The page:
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Temporary Orders

You can ask the court to make temporary orders after you file a Petition. In a post-judgment action, you can ask the court to make temporary orders after you file a Motion (request). Either Petitioner or Respondent may ask for temporary orders. Temporary orders are effective as soon as a judge signs the order. They last until a judge changes the terms, signs the final judgment, or dismisses the case. For example, either party may request an order for child or spousal support or, in certain circumstances, an order about temporary use of property. To make any of these requests, you must file a “motion” (request) asking the court to do what you want.

One type of temporary order is called a Status Quo Order. This order prevents either parent from changing the children’s normal schedules, interfering with parenting time of the other parent, or changing where the children live. This does not decide custody or who can make major decisions for the children. “Normal schedule” means the children’s schedule for the three months before you file a request for a Status Quo Order.

There is also a process allowed by Oregon law to request temporary custody for certain cases involving child custody issues where the children are in “immediate danger.”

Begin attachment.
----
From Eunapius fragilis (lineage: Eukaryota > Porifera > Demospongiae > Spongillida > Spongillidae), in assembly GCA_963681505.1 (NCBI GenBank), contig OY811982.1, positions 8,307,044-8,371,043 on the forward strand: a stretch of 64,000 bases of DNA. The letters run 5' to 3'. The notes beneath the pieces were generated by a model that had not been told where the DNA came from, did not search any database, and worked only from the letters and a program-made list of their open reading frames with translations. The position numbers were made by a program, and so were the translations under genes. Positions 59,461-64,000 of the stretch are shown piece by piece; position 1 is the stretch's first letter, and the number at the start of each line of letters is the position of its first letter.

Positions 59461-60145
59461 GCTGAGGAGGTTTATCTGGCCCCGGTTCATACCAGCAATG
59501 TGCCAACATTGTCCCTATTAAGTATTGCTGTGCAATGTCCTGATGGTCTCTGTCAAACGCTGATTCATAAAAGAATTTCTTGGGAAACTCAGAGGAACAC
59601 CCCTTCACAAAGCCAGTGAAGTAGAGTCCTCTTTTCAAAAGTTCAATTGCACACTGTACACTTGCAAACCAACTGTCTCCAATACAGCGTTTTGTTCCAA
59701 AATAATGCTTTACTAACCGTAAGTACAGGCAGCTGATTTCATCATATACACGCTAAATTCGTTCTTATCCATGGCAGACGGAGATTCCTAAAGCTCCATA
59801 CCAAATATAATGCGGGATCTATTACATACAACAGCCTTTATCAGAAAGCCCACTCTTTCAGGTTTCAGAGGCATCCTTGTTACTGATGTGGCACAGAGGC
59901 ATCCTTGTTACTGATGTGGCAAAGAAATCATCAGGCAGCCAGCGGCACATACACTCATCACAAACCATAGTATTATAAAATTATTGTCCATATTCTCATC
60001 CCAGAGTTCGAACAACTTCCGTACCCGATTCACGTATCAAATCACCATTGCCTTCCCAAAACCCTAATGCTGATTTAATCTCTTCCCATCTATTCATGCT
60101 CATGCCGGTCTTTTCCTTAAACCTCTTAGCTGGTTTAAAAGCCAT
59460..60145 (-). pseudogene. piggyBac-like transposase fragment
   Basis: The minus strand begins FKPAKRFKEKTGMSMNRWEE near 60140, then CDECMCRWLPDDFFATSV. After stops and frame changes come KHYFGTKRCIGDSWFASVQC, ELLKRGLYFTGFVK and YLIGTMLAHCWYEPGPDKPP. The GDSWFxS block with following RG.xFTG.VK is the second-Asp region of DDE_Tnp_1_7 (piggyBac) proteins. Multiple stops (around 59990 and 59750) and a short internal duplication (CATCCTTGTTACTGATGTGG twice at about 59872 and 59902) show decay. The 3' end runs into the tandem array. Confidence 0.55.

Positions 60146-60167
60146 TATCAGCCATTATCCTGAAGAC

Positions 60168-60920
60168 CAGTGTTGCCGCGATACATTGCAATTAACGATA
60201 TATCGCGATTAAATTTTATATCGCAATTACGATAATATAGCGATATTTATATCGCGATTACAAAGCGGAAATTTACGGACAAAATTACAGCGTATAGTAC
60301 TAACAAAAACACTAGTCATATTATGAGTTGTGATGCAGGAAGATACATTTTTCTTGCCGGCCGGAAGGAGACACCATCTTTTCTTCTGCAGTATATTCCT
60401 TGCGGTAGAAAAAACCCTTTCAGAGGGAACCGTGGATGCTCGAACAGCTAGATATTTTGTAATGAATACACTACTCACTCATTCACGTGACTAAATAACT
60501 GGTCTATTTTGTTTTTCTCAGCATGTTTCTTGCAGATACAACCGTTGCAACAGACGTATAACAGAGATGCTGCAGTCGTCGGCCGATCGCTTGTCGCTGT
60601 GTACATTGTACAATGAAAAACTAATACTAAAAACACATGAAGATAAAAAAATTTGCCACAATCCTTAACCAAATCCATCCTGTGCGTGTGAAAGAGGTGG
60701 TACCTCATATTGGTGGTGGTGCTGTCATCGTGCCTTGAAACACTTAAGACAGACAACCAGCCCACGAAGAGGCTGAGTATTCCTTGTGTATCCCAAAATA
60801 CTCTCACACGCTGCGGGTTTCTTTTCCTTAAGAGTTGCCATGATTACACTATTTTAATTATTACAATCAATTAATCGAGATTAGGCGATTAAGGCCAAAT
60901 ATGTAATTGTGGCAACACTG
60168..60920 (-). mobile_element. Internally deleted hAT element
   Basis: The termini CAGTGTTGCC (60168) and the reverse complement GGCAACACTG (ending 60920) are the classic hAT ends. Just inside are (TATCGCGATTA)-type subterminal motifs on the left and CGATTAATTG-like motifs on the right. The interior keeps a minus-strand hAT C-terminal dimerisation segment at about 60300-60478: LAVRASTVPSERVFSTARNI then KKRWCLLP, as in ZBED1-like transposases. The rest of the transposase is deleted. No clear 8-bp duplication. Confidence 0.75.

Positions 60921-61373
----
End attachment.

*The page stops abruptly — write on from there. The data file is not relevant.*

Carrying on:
It may also be possible to ask the court to set up a temporary parenting plan while your divorce, legal separation, or custody case is pending.

The forms on this website may not cover all temporary orders you need. The types of temporary orders available and the process to obtain temporary orders will vary depending on whether you are filing a brand new case (pre-judgment) or asking to change an existing judgment (post-judgment). Talk to a lawyer for more information.


Domestic Violence


All courts have restraining order forms for cases involving domestic violence. A judge will usually hear your request within a day or two of filing. Check with your local court for filing times and procedures.
Refer to the Domestic Violence section of this website for Family Abuse Prevention Act (FAPA) Restraining Order forms and information. Forms for other types of protective orders are also available.


 

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